Marblehead

Quick Q and A with Heather Mae

A photograph of Heather Mae should accompany the definition of “voice” in the dictionary.  Having witnessed her performing live on several occasions, I continue to have the utmost respect for what she does on stage.  Her engaging personality coupled with her fine singing voice and dynamic piano playing make for a truly memorable experience.

Heather Mae will be opening for John Gorka at the me&thee coffeehouse in Marblehead, MA on September 22.

To learn more about Heather Mae, go to her website.

Check out this video for “Stand Up.”

When did you first realize that you had a ‘voice’?  Were you one of those little children who grew up singing in front of people whenever you had a chance or did you slowly cultivate your gift? (and it is a gift)

 My parents say that I began singing when I was three. I saw The Little Mermaid and used to gather my siblings and their friends and put on little performances in our living room. But it was usually just the same song over and over again: “Apart of Your World”. I was just as loud then as I am now.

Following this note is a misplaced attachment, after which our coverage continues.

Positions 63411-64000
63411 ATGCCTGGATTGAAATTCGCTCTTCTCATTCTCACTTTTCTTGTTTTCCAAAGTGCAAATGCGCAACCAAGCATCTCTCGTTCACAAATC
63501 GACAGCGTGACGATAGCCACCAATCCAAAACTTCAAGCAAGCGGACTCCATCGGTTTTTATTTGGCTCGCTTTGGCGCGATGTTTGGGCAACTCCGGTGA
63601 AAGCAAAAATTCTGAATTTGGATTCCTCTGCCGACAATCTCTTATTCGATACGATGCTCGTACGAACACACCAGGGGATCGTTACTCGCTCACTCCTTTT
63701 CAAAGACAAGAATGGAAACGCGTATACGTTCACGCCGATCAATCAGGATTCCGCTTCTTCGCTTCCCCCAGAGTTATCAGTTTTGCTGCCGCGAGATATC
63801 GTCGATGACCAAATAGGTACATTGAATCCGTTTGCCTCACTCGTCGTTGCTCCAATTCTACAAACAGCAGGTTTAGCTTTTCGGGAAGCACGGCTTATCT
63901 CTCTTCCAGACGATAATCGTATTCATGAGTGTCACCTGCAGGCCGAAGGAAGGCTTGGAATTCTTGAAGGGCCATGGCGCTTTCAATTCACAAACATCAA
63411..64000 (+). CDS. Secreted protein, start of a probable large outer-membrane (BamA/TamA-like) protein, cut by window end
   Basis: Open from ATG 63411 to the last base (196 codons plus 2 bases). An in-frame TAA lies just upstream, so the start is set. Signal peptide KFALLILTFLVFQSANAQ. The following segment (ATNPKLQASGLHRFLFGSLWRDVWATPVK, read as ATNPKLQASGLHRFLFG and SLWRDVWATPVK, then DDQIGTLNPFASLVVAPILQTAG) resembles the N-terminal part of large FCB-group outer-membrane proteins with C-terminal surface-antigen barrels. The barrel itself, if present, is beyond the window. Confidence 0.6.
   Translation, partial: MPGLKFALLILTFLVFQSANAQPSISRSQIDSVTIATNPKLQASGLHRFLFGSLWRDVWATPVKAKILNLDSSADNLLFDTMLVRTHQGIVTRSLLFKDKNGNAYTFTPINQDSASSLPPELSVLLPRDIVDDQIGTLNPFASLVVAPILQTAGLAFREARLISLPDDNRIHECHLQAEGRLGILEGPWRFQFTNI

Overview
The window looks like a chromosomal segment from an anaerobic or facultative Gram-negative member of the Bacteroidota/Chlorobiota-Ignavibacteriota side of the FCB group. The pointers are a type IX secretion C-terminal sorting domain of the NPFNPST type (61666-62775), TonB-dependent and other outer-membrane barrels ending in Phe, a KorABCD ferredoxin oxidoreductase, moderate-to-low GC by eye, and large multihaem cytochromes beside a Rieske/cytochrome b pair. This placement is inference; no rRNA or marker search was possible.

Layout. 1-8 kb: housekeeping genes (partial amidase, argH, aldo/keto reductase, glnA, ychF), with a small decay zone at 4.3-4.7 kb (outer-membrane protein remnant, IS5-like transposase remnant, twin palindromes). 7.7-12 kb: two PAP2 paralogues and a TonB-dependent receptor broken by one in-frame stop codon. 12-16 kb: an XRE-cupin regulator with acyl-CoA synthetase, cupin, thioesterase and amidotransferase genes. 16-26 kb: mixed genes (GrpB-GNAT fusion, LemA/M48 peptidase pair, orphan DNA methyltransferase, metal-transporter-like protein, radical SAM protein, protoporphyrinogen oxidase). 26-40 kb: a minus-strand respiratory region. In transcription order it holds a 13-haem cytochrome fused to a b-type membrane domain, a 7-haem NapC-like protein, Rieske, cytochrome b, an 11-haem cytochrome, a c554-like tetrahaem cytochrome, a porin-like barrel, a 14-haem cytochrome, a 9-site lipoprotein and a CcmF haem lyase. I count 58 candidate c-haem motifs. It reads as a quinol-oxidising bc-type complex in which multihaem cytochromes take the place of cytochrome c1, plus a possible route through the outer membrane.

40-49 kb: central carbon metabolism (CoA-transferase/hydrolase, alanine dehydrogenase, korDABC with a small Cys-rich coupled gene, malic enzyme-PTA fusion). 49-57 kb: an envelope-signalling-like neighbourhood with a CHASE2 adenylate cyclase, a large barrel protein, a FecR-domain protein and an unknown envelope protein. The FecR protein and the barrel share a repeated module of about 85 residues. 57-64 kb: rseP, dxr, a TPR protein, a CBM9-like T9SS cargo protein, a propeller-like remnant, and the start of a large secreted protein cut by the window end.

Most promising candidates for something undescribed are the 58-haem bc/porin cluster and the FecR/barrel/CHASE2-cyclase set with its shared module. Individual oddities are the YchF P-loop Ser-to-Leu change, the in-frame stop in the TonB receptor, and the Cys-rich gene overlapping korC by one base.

Has piano always been your instrument of choice?  What is it about that instrument that helps you unleash your songs?

No, I picked up the piano after I lost my voice. Piano was always an instrument that I desired to play but was too afraid of. I didn’t know if I’d ever be able to sing again, after being diagnosed with nodules, so what else did I have to lose? The only thing that was stopping me was fear. I had all this music in my head and no way to release it because I couldn’t sing, so I put my hands on the keys and started releasing these new songs.

Your passion for social justice is obvious.  When did you come to the realization that you could merge your music with your desire to “stand” up for yourself and for others?